August 7, 2018
Former DreamWorks Animation CEO Jeffrey Katzenberg is getting into mobile over-the-top video, and he’s rounded up major financial support from every contact in his Rolodex.
The executive’s WndrCo holding company Aug. 7 announced it has raised $1 billion in initial funding for “NewTV,” an app that aims to launch in 2019 to become the first entertainment platform for “easy, on-the-go mobile viewing” of original content.
In short, NewTV wants to go where Verizon’s short-lived Go90 mobile app couldn’t: OTT video targeting a global smartphone subscriber base estimated to exceed 3 billion, according to Forrester Research.
Investors include 21st Century Fox, Disney, Entertainment One, ITV, Lionsgate, Metro Goldwyn Mayer, NBC Universal, Sony Pictures Entertainment, Viacom, and Warner Media. Other investors include China’s multinational e-commerce, retail, Internet, AI and technology conglomerate Alibaba and Wall Street heavyweights The Goldman Sachs Group, JPMorgan Chase & Co., Liberty Global, and Madrone Capital.
“It is exciting to see Hollywood embracing this new technology distribution platform built for the way we watch today,” Katzenberg, chairman and founder of NewTV, said in a statement. “NewTV will access the best talent and intellectual property for this next era in entertainment. We are already seeing tremendous interest from Hollywood’s top talent.”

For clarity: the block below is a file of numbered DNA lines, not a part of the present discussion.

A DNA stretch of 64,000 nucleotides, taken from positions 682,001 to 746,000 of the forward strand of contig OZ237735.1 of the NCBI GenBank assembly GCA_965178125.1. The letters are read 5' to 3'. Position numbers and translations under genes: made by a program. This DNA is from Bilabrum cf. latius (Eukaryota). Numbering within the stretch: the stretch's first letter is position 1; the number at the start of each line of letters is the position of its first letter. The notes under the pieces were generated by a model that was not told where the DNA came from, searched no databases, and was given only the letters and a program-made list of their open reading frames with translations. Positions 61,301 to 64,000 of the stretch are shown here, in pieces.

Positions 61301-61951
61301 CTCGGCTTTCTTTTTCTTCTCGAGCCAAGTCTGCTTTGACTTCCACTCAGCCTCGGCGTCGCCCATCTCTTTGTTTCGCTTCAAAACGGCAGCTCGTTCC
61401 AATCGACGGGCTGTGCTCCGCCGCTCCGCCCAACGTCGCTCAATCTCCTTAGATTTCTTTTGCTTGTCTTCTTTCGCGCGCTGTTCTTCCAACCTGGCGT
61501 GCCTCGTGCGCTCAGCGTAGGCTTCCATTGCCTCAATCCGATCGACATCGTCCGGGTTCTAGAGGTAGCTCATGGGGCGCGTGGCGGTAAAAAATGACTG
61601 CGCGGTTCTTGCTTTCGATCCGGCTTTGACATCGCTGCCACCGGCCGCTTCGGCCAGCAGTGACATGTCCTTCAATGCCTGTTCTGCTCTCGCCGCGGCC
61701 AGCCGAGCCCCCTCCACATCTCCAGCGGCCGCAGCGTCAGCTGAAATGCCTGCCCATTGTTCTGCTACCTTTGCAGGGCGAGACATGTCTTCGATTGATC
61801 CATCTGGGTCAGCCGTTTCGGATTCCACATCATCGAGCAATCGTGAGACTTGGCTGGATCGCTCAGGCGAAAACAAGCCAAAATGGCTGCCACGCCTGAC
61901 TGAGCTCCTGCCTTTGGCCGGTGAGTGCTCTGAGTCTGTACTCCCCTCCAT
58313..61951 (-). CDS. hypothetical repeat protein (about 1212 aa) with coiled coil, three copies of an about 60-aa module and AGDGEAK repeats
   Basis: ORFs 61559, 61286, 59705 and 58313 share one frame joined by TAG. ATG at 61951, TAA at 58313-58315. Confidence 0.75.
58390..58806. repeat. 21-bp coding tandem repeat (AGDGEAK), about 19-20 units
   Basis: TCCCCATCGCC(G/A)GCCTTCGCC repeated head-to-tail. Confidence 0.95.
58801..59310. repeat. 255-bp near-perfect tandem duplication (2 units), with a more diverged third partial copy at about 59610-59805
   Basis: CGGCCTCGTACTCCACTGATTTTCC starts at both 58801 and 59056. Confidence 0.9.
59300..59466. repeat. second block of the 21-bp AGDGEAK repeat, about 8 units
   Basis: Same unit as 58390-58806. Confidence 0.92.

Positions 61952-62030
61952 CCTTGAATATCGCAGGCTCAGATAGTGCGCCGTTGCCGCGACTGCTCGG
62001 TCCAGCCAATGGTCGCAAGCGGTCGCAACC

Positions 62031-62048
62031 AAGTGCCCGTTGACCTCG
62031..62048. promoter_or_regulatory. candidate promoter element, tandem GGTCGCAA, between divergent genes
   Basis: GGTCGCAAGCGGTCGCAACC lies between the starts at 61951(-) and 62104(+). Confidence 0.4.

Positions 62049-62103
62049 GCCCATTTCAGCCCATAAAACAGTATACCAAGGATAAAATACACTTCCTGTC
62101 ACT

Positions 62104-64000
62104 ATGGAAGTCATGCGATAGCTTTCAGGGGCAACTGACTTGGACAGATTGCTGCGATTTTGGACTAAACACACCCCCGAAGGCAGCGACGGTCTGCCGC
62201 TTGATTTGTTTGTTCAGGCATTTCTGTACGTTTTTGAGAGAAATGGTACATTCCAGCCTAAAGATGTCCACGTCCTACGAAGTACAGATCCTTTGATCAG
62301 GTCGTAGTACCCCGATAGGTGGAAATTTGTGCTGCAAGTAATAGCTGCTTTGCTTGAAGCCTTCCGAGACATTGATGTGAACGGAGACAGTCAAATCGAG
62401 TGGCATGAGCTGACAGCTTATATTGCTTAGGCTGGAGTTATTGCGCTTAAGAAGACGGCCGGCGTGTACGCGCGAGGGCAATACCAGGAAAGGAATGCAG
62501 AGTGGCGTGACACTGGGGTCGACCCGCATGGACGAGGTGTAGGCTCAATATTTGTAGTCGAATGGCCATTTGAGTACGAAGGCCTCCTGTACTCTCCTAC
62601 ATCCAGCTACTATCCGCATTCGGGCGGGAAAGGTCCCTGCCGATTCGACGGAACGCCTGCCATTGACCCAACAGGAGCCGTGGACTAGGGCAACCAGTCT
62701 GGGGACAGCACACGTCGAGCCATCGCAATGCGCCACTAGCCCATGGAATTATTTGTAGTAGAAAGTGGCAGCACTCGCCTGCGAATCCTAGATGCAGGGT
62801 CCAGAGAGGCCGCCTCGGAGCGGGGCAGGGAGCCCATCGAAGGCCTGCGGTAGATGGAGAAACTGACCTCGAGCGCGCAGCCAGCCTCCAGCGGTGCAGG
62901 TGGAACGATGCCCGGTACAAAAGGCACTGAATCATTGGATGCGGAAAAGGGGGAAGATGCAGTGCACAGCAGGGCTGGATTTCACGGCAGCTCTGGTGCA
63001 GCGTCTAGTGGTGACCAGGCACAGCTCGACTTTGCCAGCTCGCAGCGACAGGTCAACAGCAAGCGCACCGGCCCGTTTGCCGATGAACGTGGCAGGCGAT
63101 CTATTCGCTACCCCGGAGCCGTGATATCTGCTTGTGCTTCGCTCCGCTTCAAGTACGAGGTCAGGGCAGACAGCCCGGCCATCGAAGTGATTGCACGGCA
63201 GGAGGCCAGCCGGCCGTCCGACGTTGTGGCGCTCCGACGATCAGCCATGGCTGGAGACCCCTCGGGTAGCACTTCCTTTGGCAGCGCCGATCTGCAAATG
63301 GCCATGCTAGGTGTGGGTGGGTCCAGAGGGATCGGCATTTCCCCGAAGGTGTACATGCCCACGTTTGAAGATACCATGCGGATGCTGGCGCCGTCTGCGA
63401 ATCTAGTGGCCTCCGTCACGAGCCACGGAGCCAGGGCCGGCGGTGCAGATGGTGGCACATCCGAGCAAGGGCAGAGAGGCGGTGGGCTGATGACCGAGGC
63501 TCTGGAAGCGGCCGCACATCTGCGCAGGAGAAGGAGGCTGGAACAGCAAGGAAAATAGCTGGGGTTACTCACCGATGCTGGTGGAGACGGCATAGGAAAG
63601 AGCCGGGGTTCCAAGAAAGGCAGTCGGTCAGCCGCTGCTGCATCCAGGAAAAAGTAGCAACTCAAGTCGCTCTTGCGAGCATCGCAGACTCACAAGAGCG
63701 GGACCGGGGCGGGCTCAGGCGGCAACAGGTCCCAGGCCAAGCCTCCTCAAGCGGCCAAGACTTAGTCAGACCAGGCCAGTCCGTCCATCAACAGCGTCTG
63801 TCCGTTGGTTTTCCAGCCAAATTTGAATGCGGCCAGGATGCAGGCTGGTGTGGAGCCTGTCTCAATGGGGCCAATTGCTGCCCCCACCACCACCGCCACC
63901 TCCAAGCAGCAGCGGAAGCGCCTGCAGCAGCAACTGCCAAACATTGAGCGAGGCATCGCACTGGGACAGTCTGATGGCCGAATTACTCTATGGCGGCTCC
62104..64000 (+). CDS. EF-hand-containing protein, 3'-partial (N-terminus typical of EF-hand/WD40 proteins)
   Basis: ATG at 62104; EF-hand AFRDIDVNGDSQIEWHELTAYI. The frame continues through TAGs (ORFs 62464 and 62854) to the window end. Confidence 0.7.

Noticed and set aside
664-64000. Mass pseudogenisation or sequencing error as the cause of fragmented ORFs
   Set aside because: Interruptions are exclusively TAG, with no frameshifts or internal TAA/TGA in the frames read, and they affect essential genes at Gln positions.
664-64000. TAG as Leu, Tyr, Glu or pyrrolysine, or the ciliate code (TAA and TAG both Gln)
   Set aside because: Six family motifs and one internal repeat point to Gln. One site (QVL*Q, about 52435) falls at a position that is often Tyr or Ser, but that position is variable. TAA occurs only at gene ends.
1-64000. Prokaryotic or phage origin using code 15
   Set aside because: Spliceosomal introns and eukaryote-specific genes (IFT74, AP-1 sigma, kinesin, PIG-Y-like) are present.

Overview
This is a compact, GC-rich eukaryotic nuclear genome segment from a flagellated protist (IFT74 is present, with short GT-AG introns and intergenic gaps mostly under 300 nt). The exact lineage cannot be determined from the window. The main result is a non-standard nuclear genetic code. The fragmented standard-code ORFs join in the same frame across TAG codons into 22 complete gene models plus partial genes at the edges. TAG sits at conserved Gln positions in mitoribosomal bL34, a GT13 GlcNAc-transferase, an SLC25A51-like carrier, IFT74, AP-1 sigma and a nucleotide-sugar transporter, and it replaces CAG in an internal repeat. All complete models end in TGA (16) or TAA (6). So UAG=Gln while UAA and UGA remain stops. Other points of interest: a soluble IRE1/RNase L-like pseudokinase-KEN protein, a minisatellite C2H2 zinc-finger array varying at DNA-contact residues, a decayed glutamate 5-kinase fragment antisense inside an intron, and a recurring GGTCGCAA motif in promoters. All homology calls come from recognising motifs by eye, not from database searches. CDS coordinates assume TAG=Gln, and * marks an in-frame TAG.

Overseeing the platform is Meg Whitman, longtime tech executive and former California GOP governor candidate.
“More so than ever, people want easy access to the highest quality entertainment that fits perfectly into their busy, on-the-go lifestyles,” said Whitman. “With NewTV, we’ll give consumers a user-friendly platform, built for mobile, that delivers the best stories, created by the world’s top talent, allowing users to make the most of every moment of their day.”
Katzenberg is quick to say NewTV won’t compete against Netflix, Amazon Prime Video or Hulu – OTT video pioneers that largely control the SVOD ecosystem spending tens of billions of dollars on original TV shows between them. There will be no live TV.
Content will focus on original unscripted and scripted dramas, sitcoms, documentaries and reality in short form targeting consumers addicted to their phones.
“It’s a completely different use case,” Katzenberg told Variety.
That’s what former Verizon CEO Lowell McAdam said when the telecom bowed Go90 in 2015, an ambitious app targeting Verizon’s younger smartphone users with ad-supported content.
The app at its peak reportedly generated 17 million unique viewers per month featuring a cross-country reality competition, “The Runner,” produced by Ben Affleck and Matt Damon, and Kobe Bryant’s Oscar-winning animated short, “Dear Basketball,” among other content.
McAdam retired from Verizon Aug. 1, the day after Go90 officially shut down, generating $1 billion in fiscal write-offs.